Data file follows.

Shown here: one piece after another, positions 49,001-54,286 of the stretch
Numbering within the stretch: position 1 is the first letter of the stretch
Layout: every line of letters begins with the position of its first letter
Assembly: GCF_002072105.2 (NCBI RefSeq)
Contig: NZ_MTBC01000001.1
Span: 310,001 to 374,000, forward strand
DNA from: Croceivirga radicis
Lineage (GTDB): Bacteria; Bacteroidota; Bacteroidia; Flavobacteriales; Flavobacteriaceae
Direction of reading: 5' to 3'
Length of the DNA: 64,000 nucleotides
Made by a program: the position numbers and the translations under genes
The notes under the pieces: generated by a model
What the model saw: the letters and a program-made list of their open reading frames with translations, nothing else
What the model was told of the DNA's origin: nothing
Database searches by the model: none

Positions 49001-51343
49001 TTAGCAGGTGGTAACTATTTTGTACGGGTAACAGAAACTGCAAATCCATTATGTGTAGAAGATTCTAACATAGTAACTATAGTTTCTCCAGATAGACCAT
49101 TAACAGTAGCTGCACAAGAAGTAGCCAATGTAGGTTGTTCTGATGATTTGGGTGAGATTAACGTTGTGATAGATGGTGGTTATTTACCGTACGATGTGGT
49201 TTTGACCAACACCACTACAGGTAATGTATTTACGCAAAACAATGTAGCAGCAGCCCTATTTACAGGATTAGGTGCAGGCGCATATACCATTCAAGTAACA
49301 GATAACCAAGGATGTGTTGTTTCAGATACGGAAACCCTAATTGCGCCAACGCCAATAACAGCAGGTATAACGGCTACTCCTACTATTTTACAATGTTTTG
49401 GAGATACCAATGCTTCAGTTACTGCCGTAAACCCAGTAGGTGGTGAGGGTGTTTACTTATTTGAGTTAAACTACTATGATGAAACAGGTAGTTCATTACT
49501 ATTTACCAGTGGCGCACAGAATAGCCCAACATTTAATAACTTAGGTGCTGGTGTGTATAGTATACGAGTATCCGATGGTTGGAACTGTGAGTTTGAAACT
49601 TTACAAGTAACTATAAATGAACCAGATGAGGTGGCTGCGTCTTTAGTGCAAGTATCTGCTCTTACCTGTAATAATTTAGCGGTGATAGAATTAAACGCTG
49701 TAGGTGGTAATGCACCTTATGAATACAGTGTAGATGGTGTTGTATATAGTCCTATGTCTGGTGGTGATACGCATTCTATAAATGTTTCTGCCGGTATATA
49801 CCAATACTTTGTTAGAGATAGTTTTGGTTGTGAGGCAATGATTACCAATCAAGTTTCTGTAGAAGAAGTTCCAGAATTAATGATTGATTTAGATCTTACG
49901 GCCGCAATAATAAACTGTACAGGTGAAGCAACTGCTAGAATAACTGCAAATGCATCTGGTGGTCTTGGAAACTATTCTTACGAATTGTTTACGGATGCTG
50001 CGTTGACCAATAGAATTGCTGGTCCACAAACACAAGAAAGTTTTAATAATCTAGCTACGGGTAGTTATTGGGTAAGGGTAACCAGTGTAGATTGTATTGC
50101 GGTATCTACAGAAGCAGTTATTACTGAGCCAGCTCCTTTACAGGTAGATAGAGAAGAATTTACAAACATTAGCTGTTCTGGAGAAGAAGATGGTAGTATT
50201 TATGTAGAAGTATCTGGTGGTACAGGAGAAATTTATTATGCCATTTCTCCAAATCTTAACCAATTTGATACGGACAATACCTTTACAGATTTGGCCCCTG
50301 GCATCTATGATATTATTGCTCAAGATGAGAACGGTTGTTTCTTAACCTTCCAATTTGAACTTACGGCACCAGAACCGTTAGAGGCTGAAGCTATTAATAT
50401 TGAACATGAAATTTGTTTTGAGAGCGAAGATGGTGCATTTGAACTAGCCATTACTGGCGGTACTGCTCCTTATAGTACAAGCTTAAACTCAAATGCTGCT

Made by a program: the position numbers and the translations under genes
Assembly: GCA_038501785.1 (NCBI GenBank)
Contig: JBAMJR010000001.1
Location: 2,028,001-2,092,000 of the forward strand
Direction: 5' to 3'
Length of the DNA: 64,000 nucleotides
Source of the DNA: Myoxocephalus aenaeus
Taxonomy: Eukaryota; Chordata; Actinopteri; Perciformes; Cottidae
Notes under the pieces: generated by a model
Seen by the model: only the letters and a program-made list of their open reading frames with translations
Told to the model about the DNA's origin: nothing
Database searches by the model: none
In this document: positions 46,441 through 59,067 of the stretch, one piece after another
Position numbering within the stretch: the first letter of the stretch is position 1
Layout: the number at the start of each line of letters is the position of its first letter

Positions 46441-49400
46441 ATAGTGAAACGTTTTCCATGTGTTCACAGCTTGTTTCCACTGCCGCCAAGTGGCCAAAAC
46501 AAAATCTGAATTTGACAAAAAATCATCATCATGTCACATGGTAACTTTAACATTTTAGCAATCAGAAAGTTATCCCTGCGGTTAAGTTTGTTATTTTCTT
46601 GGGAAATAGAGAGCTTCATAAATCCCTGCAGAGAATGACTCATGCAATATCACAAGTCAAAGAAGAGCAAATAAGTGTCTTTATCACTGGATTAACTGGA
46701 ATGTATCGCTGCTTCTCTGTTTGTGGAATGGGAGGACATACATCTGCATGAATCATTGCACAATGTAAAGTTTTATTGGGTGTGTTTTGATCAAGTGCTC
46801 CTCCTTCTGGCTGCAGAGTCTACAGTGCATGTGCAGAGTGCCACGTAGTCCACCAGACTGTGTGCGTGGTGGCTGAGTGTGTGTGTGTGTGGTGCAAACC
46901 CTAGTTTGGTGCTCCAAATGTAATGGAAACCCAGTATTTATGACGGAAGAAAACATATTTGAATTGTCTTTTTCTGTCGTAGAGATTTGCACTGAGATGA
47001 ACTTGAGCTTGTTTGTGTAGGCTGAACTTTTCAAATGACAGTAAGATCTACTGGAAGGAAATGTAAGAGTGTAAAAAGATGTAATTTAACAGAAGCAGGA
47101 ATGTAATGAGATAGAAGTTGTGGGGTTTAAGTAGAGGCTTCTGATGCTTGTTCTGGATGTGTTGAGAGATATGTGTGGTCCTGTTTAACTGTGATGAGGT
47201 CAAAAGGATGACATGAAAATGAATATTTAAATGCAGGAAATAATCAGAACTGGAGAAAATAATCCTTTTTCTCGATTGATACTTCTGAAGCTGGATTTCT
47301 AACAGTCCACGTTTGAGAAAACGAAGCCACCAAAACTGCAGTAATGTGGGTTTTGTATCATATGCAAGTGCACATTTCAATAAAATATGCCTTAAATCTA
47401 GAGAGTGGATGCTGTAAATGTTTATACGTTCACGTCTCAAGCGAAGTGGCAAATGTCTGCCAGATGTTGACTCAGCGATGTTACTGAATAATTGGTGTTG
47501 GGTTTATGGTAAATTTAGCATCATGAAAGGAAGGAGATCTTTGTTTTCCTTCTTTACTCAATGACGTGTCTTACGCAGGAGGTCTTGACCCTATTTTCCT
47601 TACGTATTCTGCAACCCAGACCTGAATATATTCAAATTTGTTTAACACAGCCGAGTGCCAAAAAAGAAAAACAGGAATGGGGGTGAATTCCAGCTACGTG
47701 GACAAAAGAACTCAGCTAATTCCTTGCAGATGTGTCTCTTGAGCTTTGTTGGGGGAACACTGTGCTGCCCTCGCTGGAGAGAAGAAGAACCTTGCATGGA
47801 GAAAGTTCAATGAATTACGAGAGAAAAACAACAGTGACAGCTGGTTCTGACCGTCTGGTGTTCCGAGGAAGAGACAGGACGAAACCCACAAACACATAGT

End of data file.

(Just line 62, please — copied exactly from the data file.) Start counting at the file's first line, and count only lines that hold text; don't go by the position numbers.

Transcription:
47801 GAAAGTTCAATGAATTACGAGAGAAAAACAACAGTGACAGCTGGTTCTGACCGTCTGGTGTTCCGAGGAAGAGACAGGACGAAACCCACAAACACATAGT